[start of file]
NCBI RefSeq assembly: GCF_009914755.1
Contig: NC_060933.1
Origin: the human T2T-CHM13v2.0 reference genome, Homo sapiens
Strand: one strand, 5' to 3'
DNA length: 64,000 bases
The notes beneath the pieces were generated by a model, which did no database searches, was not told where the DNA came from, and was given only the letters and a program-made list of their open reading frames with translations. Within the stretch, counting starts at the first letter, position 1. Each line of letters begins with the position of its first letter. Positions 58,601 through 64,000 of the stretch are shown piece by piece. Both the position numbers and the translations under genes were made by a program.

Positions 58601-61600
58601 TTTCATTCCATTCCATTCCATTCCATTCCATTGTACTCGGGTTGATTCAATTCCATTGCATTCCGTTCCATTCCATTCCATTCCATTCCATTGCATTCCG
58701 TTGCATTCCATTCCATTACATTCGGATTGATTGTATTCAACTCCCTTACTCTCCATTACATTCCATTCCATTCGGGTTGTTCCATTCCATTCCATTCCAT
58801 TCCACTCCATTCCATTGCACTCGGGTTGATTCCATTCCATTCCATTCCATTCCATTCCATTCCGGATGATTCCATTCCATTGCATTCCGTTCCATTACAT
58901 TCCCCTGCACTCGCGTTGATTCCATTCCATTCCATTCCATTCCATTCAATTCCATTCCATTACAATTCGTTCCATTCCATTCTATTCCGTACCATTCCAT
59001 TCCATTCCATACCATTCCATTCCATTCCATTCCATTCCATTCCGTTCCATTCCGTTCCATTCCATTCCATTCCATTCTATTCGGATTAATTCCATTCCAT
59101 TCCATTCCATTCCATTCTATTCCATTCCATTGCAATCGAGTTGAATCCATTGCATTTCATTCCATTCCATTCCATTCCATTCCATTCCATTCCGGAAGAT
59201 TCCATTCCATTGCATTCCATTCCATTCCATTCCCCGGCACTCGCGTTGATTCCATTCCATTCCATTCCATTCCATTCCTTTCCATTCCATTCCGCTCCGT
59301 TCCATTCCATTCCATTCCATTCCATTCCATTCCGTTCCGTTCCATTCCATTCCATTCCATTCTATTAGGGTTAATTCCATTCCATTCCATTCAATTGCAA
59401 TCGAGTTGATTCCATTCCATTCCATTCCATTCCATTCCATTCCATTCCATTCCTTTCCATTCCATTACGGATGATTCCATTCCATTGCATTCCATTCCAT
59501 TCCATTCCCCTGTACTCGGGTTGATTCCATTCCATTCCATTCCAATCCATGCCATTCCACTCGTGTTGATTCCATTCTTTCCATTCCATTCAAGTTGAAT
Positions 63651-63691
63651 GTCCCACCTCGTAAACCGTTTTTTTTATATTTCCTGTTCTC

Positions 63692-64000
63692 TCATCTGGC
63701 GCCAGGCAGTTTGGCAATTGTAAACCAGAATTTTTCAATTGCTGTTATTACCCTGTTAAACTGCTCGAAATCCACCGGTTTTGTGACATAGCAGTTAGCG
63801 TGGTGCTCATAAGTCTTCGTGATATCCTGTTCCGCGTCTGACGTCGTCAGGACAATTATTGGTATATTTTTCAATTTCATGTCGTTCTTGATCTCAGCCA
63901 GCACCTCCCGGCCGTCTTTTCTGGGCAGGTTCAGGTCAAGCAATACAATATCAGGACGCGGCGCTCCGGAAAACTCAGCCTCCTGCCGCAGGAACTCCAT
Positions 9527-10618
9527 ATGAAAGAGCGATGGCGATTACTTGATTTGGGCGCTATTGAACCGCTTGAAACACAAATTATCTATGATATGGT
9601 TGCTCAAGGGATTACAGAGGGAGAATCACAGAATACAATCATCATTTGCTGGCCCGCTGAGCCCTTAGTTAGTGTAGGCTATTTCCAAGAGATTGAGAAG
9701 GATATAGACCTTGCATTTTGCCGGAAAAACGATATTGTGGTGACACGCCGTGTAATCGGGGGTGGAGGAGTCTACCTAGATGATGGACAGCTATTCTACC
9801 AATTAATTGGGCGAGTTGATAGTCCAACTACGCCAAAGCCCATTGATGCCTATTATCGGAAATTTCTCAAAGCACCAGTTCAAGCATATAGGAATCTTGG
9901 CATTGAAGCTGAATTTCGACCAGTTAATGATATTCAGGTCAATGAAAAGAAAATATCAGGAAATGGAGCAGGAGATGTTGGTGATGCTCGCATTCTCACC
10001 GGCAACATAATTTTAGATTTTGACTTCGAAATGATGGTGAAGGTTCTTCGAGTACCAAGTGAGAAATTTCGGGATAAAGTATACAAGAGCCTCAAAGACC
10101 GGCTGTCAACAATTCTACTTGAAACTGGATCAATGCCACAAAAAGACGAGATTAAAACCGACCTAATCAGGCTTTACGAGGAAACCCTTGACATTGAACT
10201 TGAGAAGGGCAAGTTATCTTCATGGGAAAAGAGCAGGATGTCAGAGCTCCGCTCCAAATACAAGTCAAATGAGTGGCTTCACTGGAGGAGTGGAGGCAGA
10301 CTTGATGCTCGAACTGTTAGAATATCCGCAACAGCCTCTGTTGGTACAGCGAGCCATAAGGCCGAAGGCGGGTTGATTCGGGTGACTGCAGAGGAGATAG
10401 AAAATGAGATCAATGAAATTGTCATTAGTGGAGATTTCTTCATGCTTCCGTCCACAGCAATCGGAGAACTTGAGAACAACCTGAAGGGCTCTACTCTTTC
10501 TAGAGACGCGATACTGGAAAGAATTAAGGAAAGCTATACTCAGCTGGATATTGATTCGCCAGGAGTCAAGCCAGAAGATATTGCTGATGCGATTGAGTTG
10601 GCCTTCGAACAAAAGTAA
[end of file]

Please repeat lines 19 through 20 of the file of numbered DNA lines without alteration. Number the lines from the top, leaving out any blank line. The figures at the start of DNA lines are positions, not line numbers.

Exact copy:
63651 GTCCCACCTCGTAAACCGTTTTTTTTATATTTCCTGTTCTC

Positions 63692-64000